Employing people in Turkey involves navigating a comprehensive legal framework that encompasses various aspects of the employer-employee relationship. By understanding and adhering to the country's labor laws, employers can maintain a fair and transparent work environment while minimizing the risk of legal disputes. Moreover, these laws ensure the protection of employee rights, promote a healthy work-life balance, and foster an environment that encourages innovation and growth.
Labor Law No. 4857, enacted in 2003, governs the employer-employee relationship in Turkey. The law covers a wide range of employment-related issues, including contracts, working hours, annual leave, and termination. It aims to protect employees from unfair treatment and ensure a safe and healthy working environment.
Turkish Code of Obligations No. 6098, enacted in 2012, addresses various aspects of contract law, including employment contracts. It outlines the responsibilities and duties of both parties and provides a legal framework for resolving disputes.
Law on the Protection of Personal Data No. 6698, enacted in 2016, regulates the processing of personal data and ensures the protection of privacy. It applies to employers handling employee data and establishes rules for data collection, processing, storage, and transfer.
Employers in Turkey must contribute to social security taxes, which include retirement, unemployment, and health insurance. The Social Insurance and General Health Insurance Law No. 5510 governs these contributions, which are calculated based on the employee's gross salary. These taxes provide financial security and access to healthcare services for employees.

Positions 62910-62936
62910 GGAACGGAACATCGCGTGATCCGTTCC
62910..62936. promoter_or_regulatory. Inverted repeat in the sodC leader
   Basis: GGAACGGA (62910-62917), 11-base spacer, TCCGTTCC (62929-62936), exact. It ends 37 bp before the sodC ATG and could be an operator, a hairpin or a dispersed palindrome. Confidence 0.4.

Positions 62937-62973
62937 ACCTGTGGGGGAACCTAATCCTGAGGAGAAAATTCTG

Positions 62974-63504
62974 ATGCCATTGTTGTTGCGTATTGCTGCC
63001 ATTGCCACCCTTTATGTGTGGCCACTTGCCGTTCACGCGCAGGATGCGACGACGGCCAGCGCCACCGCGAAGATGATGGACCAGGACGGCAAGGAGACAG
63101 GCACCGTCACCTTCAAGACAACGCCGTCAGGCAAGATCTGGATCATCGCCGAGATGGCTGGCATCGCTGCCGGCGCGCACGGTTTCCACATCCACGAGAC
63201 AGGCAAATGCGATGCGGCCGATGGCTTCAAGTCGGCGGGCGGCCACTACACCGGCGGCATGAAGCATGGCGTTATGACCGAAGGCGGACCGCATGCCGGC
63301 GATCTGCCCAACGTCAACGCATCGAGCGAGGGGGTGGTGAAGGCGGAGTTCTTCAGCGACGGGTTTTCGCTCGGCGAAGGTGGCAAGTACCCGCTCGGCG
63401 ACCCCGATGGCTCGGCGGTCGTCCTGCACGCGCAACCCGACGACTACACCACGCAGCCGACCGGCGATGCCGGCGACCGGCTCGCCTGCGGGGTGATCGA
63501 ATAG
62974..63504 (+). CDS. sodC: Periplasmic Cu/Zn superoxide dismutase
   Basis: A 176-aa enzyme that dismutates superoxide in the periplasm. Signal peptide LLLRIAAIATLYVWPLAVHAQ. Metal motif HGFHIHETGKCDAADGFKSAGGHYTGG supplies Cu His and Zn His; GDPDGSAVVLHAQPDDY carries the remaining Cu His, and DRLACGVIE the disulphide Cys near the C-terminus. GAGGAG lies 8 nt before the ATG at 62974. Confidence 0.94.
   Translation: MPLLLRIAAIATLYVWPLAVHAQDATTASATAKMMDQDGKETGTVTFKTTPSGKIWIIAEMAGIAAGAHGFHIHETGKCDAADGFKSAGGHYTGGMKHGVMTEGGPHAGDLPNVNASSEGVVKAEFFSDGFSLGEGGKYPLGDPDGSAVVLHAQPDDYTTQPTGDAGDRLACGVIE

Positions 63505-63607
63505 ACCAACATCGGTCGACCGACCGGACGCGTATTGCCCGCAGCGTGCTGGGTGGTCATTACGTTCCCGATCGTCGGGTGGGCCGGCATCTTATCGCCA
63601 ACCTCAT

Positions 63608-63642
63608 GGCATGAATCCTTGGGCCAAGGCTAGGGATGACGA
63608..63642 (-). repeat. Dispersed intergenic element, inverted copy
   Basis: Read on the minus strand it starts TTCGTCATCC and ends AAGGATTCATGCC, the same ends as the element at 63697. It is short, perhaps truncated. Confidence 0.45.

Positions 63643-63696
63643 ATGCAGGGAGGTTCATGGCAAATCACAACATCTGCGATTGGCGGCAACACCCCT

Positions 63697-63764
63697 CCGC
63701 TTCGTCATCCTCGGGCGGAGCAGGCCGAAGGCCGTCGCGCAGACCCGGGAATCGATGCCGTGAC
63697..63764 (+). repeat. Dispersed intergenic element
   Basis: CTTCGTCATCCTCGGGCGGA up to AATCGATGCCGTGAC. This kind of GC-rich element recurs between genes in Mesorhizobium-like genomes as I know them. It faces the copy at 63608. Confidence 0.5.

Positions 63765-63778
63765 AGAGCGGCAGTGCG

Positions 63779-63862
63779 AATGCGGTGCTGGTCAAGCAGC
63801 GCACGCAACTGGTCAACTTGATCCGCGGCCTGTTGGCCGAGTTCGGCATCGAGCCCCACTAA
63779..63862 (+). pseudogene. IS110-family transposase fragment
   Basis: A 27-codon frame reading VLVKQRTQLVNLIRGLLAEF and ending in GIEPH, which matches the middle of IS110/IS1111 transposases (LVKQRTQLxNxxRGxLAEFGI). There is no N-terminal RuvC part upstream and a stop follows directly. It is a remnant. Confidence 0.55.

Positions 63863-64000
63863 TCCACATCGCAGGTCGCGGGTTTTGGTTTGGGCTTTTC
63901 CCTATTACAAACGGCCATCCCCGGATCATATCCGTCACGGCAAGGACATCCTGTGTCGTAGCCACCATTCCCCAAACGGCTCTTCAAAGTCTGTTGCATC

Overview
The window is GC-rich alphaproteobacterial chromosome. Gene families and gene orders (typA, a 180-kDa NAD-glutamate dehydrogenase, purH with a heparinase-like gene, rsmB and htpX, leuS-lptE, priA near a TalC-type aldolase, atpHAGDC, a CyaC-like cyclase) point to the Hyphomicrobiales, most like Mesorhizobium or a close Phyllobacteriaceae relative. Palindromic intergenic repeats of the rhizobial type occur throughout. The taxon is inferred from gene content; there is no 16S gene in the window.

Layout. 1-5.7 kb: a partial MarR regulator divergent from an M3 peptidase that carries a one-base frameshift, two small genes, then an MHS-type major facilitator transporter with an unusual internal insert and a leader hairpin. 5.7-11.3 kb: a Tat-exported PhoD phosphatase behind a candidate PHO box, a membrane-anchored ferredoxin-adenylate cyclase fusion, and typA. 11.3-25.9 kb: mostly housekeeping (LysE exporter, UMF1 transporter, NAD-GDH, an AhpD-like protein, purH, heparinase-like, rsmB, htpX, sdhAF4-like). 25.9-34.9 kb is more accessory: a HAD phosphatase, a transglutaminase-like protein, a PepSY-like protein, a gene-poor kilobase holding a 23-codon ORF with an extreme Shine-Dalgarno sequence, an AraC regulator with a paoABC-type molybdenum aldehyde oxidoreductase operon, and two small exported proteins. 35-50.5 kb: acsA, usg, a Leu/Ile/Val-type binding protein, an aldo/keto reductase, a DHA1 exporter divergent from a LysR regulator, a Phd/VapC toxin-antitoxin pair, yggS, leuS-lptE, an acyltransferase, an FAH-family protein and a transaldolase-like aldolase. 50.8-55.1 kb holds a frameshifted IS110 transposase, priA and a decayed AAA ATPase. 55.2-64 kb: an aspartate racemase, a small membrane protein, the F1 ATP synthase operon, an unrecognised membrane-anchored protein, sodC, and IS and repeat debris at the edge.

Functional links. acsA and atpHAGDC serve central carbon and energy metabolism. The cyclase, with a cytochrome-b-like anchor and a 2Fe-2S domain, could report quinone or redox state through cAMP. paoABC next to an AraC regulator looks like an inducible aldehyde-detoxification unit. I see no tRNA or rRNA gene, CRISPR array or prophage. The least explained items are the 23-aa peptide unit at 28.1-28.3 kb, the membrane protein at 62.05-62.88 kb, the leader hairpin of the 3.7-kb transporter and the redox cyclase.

In addition to social security contributions, employers must also provide standard benefits such as annual leave, paid sick leave, maternity leave, and military leave, as outlined in Labor Law No. 4857. These benefits help maintain employee well-being and satisfaction.
Labor Law No. 4857 also outlines the procedures for terminating employees. Employers must have a valid reason for dismissal, such as poor performance or misconduct. They must also provide written notice and severance pay, depending on the employee's tenure. The law ensures that employees are not unfairly dismissed and have an opportunity to seek legal recourse if necessary.
The Law on the Protection of Personal Data No. 6698 also governs the confidentiality of employee records. Employers must take adequate measures to protect employee data and ensure that it is only used for legitimate purposes.
Non-competition agreements, which prevent employees from sharing trade secrets or working for a competitor, are regulated under the Turkish Code of Obligations No. 6098. These agreements must be reasonable in scope, duration, and geographical limits to be legally enforceable. Additionally, employers may be required to provide financial compensation to the employee during the non-competition period.